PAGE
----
Three paintings by artist James “Jim” Mack, including “Desert Storm Break” were recently hung in Carrizozo’s Town Hall.
“We want Town Hall to be a showcase for local artists,” Mayor Ray Dean said.
Jim and Fran Mack moved to Carrizozo in 2001.
A decade before, the Macks lived and worked in their gallery in nearby White Oaks. Earlier in his career, Mack taught drawing, painting, design and composition and art history in California and Hawaiian high schools and colleges before dedicating himself to art full time in 1971.
In the past four decades, the Macks lived and painted in Hawaii, Taos, San Miguel de Allende, Mexico and Washington state, before settling down for good in south-central New Mexico.
Jim Mack paintings are acrylic on raw or lightly washed large-scale canvasses that Fran and he stretch themselves. With the canvas on the floor, pouring the paint and lifting from the ground up, abstract shapes emerge. The first impression of a Mack work is of a monumental watercolor, but as he adds layers of color, denser areas are created. The end result is a push-pull effect of translucency against opaque areas with energy created from the friction of a work that depends on both spontaneity and careful manipulation.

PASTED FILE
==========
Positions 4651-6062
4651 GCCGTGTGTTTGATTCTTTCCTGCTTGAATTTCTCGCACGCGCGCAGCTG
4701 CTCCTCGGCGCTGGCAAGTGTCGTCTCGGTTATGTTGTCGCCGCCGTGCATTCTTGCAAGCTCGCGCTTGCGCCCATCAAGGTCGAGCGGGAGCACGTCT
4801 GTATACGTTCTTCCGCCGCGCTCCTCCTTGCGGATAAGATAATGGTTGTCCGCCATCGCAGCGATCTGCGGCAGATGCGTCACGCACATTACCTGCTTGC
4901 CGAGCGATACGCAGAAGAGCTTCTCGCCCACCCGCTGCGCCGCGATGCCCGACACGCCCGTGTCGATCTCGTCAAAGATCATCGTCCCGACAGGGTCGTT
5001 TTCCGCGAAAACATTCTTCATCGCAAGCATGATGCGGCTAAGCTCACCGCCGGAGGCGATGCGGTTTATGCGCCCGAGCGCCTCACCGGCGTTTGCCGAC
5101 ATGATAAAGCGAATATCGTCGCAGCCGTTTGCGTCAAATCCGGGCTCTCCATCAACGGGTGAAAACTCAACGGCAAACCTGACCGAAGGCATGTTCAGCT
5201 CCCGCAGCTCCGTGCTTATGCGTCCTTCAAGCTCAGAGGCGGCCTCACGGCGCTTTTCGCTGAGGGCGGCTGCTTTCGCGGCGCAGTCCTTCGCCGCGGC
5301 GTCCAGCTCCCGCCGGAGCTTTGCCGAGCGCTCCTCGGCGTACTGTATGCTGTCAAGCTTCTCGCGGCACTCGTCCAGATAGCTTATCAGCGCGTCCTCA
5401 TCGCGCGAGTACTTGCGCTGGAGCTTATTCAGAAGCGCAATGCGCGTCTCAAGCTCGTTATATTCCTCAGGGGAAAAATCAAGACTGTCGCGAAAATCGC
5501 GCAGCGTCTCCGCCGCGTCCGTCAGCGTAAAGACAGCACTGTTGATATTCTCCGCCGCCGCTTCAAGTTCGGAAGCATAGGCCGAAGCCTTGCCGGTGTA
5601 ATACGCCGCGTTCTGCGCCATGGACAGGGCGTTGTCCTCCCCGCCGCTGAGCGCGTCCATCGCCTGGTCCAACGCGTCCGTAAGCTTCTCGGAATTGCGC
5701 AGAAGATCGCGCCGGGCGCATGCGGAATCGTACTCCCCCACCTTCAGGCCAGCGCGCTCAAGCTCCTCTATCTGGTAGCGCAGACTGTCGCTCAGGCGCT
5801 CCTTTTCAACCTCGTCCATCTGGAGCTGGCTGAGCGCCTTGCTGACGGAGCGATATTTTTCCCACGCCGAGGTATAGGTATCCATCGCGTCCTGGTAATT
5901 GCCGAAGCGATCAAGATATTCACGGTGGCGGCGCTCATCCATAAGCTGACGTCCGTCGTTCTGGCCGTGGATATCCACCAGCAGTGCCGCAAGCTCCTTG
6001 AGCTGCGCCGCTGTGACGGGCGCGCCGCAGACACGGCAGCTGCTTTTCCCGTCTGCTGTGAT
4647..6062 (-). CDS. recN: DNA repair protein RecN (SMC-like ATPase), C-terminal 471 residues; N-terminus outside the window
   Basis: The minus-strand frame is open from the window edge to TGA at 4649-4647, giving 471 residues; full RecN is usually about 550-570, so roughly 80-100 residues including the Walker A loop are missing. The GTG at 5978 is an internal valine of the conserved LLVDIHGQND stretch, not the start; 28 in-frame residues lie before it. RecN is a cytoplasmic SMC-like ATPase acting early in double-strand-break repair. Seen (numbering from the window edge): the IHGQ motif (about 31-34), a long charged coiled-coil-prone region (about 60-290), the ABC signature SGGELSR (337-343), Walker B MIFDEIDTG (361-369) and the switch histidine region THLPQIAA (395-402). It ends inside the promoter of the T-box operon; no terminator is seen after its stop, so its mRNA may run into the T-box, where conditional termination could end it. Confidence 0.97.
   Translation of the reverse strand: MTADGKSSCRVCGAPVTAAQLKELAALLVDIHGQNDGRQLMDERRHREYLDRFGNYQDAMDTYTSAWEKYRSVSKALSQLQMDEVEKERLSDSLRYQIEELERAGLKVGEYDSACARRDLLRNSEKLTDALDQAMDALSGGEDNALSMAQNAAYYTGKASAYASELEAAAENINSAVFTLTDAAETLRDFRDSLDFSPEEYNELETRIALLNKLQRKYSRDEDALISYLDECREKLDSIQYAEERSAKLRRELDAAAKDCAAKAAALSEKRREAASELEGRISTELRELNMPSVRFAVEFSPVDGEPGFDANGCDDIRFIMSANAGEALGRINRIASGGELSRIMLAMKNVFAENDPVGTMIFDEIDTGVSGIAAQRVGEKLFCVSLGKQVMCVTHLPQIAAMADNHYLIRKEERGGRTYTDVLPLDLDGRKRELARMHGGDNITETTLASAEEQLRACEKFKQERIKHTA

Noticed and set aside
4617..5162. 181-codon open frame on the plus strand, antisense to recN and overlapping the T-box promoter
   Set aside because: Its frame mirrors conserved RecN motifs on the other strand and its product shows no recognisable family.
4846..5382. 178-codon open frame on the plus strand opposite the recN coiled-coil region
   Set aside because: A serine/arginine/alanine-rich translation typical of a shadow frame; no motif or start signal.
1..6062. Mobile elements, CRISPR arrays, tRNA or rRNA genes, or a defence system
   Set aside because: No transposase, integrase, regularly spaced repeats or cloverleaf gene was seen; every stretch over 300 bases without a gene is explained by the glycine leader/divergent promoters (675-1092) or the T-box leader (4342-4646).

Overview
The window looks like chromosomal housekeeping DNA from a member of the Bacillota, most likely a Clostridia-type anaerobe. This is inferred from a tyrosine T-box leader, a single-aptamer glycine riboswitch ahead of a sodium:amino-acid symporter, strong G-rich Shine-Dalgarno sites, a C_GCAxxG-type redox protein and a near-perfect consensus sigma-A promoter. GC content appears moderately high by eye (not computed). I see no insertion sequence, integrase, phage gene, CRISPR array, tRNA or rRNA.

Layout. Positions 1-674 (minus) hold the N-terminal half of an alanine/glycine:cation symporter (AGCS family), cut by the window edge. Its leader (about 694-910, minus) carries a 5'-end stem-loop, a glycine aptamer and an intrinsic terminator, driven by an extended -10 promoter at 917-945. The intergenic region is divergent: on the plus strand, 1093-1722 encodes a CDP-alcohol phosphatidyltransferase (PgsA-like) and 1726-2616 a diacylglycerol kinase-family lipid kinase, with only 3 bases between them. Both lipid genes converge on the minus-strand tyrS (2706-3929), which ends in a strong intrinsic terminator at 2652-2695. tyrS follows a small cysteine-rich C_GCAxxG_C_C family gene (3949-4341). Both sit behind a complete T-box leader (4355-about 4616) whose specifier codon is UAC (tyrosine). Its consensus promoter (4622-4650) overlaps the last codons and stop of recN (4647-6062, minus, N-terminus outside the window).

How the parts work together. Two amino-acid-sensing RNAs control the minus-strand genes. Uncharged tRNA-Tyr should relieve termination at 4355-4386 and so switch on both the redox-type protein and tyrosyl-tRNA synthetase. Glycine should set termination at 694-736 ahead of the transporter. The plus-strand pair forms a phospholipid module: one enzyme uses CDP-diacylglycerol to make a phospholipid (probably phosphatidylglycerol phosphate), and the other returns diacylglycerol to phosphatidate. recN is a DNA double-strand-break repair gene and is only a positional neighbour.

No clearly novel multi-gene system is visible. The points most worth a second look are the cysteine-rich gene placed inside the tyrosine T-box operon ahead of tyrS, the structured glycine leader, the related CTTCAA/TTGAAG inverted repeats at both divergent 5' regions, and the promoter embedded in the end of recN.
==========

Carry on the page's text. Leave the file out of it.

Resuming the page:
While Mack’s technique and scale lend themselves towards evoking the transcendence inherent in Western landscapes, it is the use of color that defines Mack’s work. In “Desert Storm Break,” the peaceful blues and turquoise are punctuated by symbolic light high up in the piece, streaking out and downward from above, like virga during a thunderstorm. Magenta and purple ground but also draw the viewer’s attention upward. The horizontal bands of color near the bottom of the painting allude to mountain and mesa shapes that are transposed by a light, jagged line resembling a wave break.